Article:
RuPaul's Drag Race has recently come under fire for its use of non-transgender friendly language. Now two of its most popular — and openly transgender — stars, Carmen Carrera and Monica Beverly Hillz, are speaking out. But unlike how so many other media frenzies often play out, these two women are taking the high road AND proving that sometimes missteps are better framed as learning moments and an opportunity for discussion rather than continued ire.
It all began during a mini-challenge on the show titled "Female or She-Male," wherein contestants were asked to identify whether someone was a cisgender (a non-transgender woman, in this case called a "Female") woman, or a former Drag Race contestant ("She-Male") based on a portion of a photo. Several activists then came out against the show's segment, as "she-male" is considered to be an anti-transgender slur within the community (the stigma is real, y'all). This resulted in RuPaul and the show's producers to release a statement on the matter:
We delight in celebrating every color in the LGBT rainbow. When it comes to the movement of our trans sisters and trans brothers, we are newly sensitized and more committed than ever to help spread love, acceptance and understanding.
Speaking out, Carrera — one of the series most popular contestants, and the first openly transgender woman on the show — took to Facebook to respond to the affair, stating the following:
Although I am certain RuPaul's Drag Race didn't mean to be offensive, let this be a learning experience. I think the show has opened up and educated the minds of many people who were ignorant to the world of drag and has made equality and respect a possibility for those involved, not only as equal beings but as phenomenal artists. There has always been a huge presence of trans artists in the drag scene. "Shemale" is an incredibly offensive term, and this whole business about if you can tell whether a woman is biological or not is getting kind of old. We live in a new world where understanding and acceptance are on the rise. Drag Race should be a little smarter about the terms they use and comprehend the fight for respect trans people are facing every minute of today. They should use their platform to educate their viewers truthfully on all facets of drag performance art.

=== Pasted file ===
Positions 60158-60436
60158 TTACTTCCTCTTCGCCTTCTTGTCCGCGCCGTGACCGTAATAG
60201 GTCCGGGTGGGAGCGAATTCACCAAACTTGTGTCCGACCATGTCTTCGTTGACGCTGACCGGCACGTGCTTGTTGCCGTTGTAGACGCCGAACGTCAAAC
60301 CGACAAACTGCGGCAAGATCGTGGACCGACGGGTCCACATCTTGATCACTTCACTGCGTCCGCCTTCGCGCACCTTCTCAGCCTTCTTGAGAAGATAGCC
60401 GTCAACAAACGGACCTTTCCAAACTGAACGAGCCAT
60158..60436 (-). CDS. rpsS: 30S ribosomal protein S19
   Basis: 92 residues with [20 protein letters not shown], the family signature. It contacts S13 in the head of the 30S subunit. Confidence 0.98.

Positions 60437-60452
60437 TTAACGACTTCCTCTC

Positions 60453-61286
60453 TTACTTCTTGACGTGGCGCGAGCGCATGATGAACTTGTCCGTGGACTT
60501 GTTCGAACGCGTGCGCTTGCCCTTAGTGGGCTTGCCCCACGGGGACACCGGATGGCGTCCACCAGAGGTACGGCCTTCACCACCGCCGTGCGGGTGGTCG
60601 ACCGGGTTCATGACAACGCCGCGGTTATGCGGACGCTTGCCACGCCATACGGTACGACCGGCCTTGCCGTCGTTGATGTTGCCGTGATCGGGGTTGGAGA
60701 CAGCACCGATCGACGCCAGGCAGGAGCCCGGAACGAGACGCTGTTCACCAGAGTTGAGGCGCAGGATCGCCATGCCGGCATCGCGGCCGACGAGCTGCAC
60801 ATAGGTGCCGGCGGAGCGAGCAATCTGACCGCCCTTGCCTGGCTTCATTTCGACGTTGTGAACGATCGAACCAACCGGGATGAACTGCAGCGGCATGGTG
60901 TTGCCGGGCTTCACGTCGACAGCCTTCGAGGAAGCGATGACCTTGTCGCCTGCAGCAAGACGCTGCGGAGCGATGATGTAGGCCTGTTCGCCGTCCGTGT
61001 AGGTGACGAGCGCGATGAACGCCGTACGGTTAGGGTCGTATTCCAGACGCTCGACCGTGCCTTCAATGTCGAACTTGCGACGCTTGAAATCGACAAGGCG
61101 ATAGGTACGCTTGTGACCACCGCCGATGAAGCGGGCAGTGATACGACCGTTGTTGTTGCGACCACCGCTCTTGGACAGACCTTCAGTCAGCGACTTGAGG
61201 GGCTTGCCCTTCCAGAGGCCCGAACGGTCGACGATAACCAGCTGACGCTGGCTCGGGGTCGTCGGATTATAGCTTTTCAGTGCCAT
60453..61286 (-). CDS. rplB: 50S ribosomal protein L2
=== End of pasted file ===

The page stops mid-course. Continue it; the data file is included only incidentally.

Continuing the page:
Following suit was Monica Beverly Hillz, another contestant who came out as transgender on the show (during season five), who echoed Carrera's learning experience motif while also pushing for further changes in the show's outlook on transgender contestants.
After my experience of being on the show, I would say that, to me, the use of the words "she-male," "ladyboy" and "tranny" are not cute at all. I have fought, and still am fighting, for respect from society -- to be accepted as a woman and not referred to as a "tranny" or "she-male." People don't understand the daily struggle it is to be a transgender woman. Some days are great and some days I can't be around anyone because I have so much anxiety, so much on my mind and just feel alone in this world. After being on TV and coming out, it is very difficult to live a normal life. So when you see a show that you look up to and have been a part of, it kind of sucks hearing them use those words. I will say that RuPaul and the entire cast and production team were amazing. To this day they still check up on me, so for that I am forever grateful. However, maybe some things need to be changed about the show, because it's not just a drag show anymore. We have beautiful transgender cast mates paving the way for all transgender showgirls.
If only all disputes and controversies could be handled with as much grace, intelligence, and discussion-building as this. Instead of flaming the fires of rage, Carrera and Hillz both took the high road — condemning the language but coming from an empathetic place of understanding, asking people to learn from the err of their ways and move forward and educate themselves. The struggle for transgender folks is very real, but this is how you evolve, folks.